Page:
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Tesla battles New York Times reporter over allegedly ‘disastrous’ test drive



The world of electric cars is usually seen as one of mildly eccentric do-gooders striving to solve the world’s all-too real addiction to fossil fuels by developing vehicles that can be recharged with a plug.

But a New York Times test drive of a new model of Tesla electric sports car has instead now descended into a bitter war of words, allegations of lying and fraud and a rapidly ballooning media and technology scandal.

Elon Musk, the founder of Tesla as well as private space firm Space X, has now released detailed computer logs that he says are from the onboard computer of a car that New York Times reporter John Broder took for a disastrous test drive that ended with the vehicle being towed away.

According to Musk, the records reveal that Broder’s account of his experience with the brand new Model S car differs in key areas from what the computer logs say happened. On a Tesla blog Musk stated: “Our Model S never had a chance with John Broder … he simply did not accurately capture what happened and worked very hard to force our car to stop running.”

Broder’s initial report of his test drive in the newspaper certainly made painful reading. On a trip attempting to travel between Washington and Boston – to explore the creation of new recharging stations on the east coast – Broder detailed a nightmare journey. His Tesla, he said, repeatedly logged miles below what he expected and what the car told him the range was, leaving him limping along at slow speeds to conserve energy.

Eventually the car ran out of juice and had to be towed away. The headline on the piece read: “Stalled Out On Tesla’s Electronic Highway”.


Not surprisingly Tesla were offended. On Twitter and television, Musk called the story “a fake”. Broder then in turn robustly defended his journalism as did the New York Times itself. In a Times motoring blog called Wheels, Broder wrote: “My account was not a fake. It happened just the way I described it.” He then went on to tackle various assertions made by Musk and defended his writing.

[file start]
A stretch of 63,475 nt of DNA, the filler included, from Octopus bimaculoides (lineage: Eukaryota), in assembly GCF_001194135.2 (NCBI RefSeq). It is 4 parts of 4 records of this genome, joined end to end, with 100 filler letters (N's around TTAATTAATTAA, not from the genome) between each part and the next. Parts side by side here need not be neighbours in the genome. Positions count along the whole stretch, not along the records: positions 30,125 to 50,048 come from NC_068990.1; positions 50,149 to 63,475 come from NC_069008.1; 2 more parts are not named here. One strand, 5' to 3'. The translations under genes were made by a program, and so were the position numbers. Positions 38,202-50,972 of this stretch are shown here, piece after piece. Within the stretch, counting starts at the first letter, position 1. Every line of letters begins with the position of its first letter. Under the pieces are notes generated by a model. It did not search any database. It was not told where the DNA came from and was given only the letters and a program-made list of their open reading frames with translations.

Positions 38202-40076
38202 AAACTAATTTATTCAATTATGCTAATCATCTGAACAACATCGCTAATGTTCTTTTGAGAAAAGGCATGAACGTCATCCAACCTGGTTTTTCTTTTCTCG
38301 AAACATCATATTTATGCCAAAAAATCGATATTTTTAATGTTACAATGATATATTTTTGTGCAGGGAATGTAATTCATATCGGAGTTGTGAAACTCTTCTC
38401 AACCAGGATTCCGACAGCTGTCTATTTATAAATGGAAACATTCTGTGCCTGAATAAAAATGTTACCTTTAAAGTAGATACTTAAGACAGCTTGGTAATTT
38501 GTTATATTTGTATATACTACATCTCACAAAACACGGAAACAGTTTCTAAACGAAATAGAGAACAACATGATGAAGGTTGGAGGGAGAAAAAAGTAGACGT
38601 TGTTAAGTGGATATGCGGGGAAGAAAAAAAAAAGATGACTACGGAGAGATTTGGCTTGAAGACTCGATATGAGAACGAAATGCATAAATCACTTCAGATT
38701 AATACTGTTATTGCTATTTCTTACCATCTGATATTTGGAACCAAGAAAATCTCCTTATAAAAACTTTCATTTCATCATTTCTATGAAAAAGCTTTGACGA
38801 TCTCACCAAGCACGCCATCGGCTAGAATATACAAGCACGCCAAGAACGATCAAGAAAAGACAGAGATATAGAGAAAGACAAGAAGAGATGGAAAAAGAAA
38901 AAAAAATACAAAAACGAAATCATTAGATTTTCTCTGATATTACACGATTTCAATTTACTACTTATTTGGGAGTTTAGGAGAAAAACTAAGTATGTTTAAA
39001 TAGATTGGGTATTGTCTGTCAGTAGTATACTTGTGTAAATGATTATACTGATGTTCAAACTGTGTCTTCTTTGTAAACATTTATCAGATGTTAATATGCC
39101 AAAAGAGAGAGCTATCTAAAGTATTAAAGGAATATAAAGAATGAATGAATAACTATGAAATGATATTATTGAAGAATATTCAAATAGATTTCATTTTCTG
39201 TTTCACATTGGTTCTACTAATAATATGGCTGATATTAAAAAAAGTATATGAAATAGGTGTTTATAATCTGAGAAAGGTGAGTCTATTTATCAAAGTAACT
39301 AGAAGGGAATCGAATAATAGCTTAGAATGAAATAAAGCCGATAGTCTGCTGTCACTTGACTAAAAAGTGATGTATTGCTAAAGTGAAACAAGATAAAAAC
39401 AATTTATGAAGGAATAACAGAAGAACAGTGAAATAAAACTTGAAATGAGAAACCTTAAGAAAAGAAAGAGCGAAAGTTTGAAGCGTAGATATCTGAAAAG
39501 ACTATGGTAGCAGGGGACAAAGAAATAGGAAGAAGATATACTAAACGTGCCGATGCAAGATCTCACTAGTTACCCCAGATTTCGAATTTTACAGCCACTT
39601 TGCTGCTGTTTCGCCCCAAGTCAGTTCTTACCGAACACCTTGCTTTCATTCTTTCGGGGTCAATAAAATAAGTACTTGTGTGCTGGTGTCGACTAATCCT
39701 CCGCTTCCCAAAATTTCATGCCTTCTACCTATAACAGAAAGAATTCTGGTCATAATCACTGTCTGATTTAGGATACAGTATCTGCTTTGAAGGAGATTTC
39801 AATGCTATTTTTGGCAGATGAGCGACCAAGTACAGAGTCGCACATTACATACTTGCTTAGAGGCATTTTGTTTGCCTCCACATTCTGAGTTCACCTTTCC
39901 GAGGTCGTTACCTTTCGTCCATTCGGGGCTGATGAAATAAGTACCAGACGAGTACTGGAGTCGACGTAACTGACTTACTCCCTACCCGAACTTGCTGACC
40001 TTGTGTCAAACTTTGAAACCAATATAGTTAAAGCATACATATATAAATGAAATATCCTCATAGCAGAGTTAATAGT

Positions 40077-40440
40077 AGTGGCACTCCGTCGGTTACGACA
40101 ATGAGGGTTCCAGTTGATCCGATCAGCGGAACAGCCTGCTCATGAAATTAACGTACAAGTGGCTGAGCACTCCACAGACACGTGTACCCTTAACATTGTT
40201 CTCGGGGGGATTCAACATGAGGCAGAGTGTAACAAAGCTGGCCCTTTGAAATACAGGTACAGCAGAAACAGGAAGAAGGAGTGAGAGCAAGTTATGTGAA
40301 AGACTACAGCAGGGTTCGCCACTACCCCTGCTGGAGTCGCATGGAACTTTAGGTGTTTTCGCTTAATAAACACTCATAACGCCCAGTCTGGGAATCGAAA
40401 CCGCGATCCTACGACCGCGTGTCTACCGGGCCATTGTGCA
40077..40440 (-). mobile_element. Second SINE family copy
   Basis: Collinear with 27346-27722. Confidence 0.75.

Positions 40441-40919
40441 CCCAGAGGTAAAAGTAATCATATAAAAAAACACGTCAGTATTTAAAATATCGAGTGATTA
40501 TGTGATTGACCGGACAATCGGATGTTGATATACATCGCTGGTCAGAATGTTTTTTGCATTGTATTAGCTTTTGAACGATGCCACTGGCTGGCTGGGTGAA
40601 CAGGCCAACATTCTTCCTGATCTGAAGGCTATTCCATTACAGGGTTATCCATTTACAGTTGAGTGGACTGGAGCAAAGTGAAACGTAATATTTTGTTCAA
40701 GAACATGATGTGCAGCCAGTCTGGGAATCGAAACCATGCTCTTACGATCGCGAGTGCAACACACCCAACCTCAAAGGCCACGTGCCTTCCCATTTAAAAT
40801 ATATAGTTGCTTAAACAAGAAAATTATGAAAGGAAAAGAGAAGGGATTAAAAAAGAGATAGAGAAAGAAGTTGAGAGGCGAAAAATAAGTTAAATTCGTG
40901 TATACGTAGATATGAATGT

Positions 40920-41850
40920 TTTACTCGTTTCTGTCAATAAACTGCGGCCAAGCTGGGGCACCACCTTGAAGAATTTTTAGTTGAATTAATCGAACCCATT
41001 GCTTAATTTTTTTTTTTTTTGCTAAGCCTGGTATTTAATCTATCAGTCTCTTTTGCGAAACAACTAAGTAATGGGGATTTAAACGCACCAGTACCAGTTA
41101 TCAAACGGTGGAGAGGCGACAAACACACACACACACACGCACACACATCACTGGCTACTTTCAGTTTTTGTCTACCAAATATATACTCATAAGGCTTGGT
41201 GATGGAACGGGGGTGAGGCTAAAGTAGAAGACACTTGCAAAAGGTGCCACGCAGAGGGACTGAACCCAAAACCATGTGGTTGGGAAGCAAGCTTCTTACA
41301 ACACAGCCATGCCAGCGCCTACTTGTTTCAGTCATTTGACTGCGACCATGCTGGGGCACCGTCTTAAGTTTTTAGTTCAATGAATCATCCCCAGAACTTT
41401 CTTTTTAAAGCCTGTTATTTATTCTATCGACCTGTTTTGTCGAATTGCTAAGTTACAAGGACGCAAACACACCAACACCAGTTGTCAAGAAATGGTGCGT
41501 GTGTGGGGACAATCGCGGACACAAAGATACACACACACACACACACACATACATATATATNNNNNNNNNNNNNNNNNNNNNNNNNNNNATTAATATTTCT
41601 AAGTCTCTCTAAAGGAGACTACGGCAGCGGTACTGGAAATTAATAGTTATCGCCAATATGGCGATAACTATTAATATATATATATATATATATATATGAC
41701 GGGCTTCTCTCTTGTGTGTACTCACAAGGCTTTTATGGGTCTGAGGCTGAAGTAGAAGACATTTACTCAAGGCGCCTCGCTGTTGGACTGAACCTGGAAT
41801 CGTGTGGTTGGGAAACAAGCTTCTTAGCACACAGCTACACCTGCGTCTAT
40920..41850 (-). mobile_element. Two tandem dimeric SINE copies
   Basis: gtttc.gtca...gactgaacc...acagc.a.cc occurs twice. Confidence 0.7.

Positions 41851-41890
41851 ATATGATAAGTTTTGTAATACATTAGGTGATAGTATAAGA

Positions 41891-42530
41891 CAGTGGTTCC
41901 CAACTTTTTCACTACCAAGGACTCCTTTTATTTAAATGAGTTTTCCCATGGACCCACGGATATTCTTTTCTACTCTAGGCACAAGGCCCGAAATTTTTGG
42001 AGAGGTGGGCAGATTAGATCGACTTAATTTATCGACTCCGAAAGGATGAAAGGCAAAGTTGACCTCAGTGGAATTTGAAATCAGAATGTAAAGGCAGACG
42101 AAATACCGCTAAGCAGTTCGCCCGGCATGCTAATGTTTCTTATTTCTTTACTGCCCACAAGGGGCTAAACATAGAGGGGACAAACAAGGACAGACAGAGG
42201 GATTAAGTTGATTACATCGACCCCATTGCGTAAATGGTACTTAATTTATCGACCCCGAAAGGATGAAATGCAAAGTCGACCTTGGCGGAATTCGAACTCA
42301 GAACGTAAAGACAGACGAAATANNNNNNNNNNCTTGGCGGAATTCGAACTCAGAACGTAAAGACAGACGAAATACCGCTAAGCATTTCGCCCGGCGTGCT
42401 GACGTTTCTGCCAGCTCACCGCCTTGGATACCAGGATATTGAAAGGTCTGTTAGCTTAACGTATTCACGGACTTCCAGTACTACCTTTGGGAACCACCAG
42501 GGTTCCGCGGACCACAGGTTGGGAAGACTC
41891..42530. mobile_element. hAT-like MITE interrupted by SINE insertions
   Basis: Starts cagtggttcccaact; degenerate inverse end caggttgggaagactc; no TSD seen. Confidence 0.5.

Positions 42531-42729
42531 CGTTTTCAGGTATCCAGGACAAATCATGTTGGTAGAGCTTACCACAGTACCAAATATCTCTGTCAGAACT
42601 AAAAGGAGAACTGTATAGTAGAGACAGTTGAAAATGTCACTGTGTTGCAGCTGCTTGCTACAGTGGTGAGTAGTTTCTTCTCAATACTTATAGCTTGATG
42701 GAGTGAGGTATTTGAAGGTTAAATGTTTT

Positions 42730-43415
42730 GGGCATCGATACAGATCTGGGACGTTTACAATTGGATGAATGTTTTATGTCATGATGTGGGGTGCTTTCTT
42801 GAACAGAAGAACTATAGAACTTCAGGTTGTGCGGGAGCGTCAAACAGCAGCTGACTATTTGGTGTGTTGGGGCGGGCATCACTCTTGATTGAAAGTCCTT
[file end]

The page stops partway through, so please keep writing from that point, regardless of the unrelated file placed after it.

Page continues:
Tesla’s outrage and sensitivity might have been explained by a previous experience with the BBC’s motoring show Top Gear. In December 2008, a review of the Tesla Roadster showed the car being pushed by the presenters into a hangar at the test track after apparently running out of charge. Tesla claimed the car had not actually run out of charge and sued for libel. The case was dismissed last year in a British court.

But one result of the spat with Top Gear was that Tesla then made sure that it always logged data from media test drives. Now Musk has published what he says is the data from Broder’s trip and detailed how he says it directly contradicts key aspects of the Times’ account.

He says the logs show that the car never fully run out of charge, even when a tow truck was called. Musk also says that – contrary to Broder’s account – he never set the car in cruise control at 54 mph and never drove at a constant speed of 45 mph in order to conserve the charge.


It also addresses Broder’s claims that he had to turn down the car’s heating system to save energy on what was a freezing day. “At the point in time that he claims to have turned the temperature down, he in fact turned the temperature up to 74 F,” Musk said in a blog post filled with graphs and data.